- all creation was made for Him – (v. 16). Jesus is the One for Whom the Father made the world. This staggering fact calls us all to prayerful meditation. “For Him.” This world. You and I. Creation is a Gift from the Father to the Son. And while we may despise God’s gifts, the Son does not. The created realm is valuable to Jesus first of all because it is His from God the Father! And it is for that reason He redeems it. Yes, and for that reason He will beautify it (cf. Rom. 8:20). This world will not be discarded like an old car when He comes, like some teach. It will be regenerated by the One who saved it. Jesus will be enthroned within it (Matt. 19:28). That is the only fit place for Him to be in it (cf. Lk. 1:33; Zech. 14:6; Rev. 19:16). As James Fergusson (The Epistles of Paul) put it so quaintly, “The setting forth of his glory is a rent due by all creatures.” And there will come a day when it will be payed before Him in person in His creation.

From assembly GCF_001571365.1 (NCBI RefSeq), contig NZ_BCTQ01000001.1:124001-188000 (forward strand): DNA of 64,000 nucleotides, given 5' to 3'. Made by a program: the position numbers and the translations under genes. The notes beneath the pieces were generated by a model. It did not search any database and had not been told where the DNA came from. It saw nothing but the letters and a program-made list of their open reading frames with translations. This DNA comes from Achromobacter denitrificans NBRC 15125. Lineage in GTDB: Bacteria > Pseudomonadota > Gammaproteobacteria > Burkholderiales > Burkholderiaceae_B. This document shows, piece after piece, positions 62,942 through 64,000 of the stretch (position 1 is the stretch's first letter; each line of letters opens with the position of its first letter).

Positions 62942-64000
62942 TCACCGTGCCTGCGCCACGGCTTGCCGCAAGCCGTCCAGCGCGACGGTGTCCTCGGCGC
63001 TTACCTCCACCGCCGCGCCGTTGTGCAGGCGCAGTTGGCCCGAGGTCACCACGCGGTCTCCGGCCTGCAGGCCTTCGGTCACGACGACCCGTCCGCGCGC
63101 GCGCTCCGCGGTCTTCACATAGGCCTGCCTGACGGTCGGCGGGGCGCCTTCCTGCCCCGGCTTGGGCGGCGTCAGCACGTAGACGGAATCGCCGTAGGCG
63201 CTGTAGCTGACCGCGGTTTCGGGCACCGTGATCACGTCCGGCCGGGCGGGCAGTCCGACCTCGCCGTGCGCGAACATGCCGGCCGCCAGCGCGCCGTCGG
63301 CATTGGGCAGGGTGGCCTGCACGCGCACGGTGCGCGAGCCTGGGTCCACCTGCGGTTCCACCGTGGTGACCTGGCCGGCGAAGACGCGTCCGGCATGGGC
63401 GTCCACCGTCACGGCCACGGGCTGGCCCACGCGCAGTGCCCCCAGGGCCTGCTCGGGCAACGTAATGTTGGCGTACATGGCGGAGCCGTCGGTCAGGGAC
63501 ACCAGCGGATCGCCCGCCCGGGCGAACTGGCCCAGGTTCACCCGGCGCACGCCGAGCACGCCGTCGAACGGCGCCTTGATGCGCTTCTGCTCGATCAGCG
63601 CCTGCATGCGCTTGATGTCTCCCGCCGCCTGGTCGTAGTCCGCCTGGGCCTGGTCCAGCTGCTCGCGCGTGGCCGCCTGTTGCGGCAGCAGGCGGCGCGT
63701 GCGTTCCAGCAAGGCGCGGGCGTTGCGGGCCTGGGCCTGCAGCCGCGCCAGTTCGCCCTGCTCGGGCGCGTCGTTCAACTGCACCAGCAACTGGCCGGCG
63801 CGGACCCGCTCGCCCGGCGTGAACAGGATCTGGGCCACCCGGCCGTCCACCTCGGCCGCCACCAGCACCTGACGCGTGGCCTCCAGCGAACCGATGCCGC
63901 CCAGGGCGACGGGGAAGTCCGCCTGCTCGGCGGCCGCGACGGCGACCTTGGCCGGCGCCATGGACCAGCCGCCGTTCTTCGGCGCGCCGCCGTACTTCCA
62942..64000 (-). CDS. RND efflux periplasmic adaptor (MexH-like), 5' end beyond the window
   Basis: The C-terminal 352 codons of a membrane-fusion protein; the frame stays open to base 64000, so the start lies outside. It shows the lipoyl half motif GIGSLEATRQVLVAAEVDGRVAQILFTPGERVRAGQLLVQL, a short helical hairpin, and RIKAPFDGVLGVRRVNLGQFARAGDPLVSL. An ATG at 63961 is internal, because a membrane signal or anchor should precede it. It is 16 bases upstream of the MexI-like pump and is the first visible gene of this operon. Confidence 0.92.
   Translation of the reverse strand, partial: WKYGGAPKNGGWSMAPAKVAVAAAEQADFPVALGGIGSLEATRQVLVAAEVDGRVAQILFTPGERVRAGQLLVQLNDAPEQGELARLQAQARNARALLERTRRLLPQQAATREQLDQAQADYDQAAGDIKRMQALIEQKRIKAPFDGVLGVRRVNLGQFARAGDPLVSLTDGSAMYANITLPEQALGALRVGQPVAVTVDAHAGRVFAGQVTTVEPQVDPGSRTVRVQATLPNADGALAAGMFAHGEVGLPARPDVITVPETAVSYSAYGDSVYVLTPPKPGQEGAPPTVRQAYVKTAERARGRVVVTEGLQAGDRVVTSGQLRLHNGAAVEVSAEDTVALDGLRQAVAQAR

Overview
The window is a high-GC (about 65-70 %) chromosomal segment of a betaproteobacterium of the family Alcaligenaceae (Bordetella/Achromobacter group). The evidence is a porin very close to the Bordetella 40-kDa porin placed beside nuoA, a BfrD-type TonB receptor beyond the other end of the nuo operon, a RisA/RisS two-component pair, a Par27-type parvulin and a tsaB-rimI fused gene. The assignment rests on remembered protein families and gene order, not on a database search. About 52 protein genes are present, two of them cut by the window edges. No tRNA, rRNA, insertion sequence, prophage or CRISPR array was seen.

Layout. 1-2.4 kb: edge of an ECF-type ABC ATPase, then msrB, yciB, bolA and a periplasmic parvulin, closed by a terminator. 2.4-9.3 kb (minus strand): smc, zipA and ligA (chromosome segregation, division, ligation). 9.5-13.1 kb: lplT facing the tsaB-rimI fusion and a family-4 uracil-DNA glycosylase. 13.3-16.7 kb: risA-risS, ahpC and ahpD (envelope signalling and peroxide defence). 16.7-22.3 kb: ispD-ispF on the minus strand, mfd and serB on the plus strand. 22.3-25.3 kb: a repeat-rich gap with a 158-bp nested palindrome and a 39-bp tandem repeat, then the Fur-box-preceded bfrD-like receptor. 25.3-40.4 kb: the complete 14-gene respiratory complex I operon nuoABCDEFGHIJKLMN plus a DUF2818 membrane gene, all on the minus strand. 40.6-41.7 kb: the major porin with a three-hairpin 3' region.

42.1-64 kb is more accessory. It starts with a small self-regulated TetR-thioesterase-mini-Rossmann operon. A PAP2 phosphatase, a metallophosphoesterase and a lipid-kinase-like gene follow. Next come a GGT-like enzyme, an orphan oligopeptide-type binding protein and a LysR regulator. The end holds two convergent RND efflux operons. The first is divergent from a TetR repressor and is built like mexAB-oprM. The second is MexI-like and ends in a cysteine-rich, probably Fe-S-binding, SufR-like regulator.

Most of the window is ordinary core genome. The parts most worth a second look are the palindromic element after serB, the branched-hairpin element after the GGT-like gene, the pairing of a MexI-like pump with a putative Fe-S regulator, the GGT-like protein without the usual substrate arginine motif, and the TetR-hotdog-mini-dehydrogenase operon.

- all creation is held together by Him – (v. 17) Christ’s Lordship over the elements of bread and water and life and death is a logical outcome of what Paul speaks of in this verse. Everything that is – that possesses being – whether it be visible or invisible (v.16), exists providentially under His hand. The writer of Hebrews expresses a similar thought:
And He is the radiance of His [God’s] glory and the exact representation of His nature, and upholds all things by the word of His power. – Heb 1:3a
Among the many similarities of thought between the two passages is that of the whole disposing of the history of the Cosmos devolves upon Christ. John Owen, in his magisterial Exposition of the Epistle to the Hebrews, 3.105, writes,